While online can be a hugely significant component in an appliance brand’s retail strategy, Bryers said furnishing a kitchen is a more lengthy process, involving designers and architects and generally taking 3-6 months to finalise. This makes physical engagement a vital part of the process.

“Cooking is touch, feel, it’s texture and how it looks – bricks-and-mortar will always have a part to play in the kitchen, and what we’re trying to do is design a place where people can come in and experiment and try products,” he said.  

With a small team in this market, most content and assets supporting the major domestic appliances launch locally will come out of Europe. Bryers’ team is also working with the existing local KitchenAid small appliances brand team to leverage its existing customer base for targeted direct mail activities.

In the short term, the major domestic appliances will start to appear on KitchenAid’s online and social channels for smaller appliances.

“We don’t necessarily need to promote the ‘who’ of KitchenAid, it’s more about articulating that we now have major domestic capabilities and where to find them,” he said. “We’ll be doing a lot about social and brand to let people know there are now larger appliances to match their smaller appliances customers. There’s a ready-made consumer we can start to talk to.

“We’ll also offer existing customers VIP demonstrations and make sure they know what they can do with these larger appliances. We can tap into that to know who’s interested in cooking, recipes, and can direct our marketing that way.”

Recipes are the cornerstone of how KitchenAid engages with consumers. “If we know someone is interested in recipes, we can tell them about the Chef Touch sous vide system and tailor recipes to suit that way of cooking,” Bryers said.

While content will initially be sourced from Europe, there are plans to do replicate Europe’s ‘serious about food’ series for the local market. This initiative is based around a council involving an up-and-coming chef, interior designer and architect who meet regularly to discuss the latest food, kitchen, colour and other design related trends around kitchens. These are put forward to consumers via a limited edition magazine and online content.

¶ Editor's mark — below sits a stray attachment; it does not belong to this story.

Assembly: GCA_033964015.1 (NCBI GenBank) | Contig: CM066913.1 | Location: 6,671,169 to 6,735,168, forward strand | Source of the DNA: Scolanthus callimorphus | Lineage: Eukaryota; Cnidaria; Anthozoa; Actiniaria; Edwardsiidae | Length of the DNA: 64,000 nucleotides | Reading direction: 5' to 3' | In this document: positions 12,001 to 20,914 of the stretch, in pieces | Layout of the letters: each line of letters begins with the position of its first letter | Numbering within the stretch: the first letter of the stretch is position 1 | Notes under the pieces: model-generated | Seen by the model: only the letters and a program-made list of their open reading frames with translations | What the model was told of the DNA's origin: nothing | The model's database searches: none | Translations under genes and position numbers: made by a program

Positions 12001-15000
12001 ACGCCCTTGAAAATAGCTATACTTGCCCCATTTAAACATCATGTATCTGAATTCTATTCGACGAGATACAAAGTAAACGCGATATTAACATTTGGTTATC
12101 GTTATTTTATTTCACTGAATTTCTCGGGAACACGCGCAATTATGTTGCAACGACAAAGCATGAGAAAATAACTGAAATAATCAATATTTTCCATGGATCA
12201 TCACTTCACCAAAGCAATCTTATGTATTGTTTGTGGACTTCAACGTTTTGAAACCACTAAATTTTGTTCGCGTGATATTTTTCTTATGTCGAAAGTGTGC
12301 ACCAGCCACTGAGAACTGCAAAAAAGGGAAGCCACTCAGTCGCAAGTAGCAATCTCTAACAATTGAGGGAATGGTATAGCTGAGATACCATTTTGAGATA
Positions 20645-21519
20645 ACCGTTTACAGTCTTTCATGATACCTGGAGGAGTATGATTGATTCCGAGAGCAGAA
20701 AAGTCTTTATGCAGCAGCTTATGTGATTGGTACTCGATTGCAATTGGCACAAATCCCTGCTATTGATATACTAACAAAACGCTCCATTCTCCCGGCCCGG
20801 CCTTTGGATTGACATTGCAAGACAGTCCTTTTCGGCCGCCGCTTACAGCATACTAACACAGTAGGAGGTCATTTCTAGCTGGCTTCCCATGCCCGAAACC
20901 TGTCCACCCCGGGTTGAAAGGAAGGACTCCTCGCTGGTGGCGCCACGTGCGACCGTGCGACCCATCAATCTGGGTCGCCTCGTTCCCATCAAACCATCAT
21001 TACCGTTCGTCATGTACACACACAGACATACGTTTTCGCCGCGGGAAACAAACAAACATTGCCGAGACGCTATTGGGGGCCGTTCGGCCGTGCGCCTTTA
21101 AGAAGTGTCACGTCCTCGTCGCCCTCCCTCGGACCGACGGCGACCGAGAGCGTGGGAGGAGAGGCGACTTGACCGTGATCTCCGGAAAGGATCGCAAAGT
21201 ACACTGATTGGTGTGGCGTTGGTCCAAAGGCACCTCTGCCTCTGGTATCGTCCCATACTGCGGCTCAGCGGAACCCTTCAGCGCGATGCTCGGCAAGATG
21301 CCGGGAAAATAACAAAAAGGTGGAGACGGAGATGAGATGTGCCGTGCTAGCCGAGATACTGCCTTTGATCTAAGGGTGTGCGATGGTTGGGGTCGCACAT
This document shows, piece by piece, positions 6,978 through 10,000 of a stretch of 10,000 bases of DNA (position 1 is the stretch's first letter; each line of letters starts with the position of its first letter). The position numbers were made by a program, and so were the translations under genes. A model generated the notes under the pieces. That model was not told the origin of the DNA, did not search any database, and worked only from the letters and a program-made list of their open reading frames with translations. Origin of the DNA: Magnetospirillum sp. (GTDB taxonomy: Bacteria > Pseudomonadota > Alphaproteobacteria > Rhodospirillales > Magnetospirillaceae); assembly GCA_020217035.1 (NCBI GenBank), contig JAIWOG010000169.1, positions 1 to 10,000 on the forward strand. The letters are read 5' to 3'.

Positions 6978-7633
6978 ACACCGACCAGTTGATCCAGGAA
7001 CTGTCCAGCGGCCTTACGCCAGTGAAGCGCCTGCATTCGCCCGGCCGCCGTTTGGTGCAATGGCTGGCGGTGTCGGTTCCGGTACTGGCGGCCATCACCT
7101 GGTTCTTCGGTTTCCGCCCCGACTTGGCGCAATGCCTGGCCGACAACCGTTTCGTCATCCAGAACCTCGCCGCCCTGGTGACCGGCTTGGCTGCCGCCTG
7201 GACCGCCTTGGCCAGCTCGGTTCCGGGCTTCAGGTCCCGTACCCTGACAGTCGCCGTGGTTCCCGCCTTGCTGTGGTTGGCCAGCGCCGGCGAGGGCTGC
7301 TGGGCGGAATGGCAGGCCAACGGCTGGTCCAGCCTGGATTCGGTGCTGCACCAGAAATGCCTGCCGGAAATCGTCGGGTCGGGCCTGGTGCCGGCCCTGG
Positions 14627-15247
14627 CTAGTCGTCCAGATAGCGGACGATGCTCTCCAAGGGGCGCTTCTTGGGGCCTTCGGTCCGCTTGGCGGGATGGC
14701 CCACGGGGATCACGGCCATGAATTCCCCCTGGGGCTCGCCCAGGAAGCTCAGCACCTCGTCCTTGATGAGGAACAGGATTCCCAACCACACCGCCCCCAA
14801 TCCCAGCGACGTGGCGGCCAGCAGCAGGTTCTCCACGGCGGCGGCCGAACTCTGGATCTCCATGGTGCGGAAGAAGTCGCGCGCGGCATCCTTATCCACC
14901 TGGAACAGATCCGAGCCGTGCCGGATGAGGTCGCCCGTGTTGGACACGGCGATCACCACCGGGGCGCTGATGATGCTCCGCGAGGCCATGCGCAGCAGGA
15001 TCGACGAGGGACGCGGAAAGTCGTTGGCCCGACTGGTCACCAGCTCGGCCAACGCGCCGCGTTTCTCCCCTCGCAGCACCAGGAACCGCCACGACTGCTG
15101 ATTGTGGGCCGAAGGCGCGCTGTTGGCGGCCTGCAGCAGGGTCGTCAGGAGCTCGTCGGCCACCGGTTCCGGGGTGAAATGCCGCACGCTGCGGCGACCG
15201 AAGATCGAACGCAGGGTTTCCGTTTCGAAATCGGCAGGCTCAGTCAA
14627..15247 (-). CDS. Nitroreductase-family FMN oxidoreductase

“We need to walk before we run, but our long-term strategy is to have ‘serious about food’ council in Australia, where we’ll have a similar trio and talk about trends, colours and so on from an Australian perspective,” Bryers said. “We’ll also integrate this with what’s happening from a European perspective and create even more compelling content to distribute.”

The emphasis is on recipes that are seasonal, showcase new cooking techniques, or new attachments and are what keep people coming back and re-engaging with the brand, Bryers said.

While the customer sweet spot is expected to be existing KitchenAid customers, the launch of KitchenAid’s larger appliances locally rounds out Whirlpool’s wider appliance range, from luxury premium to mass market and value, Bryers said. Whirlpool also owns the Ariston brand aimed at the semi-premium consumer; Whirlpool brand, aimed at mass market; and Indesit, for value-based customers.

“KitchenAid sits in the premium end of the market, which is different kind of customer with different needs and wants. So for our wider group, it’s going to open up another part of the market,” he concluded. “We now have a brand strategy that allows us to play in all parts of the market.”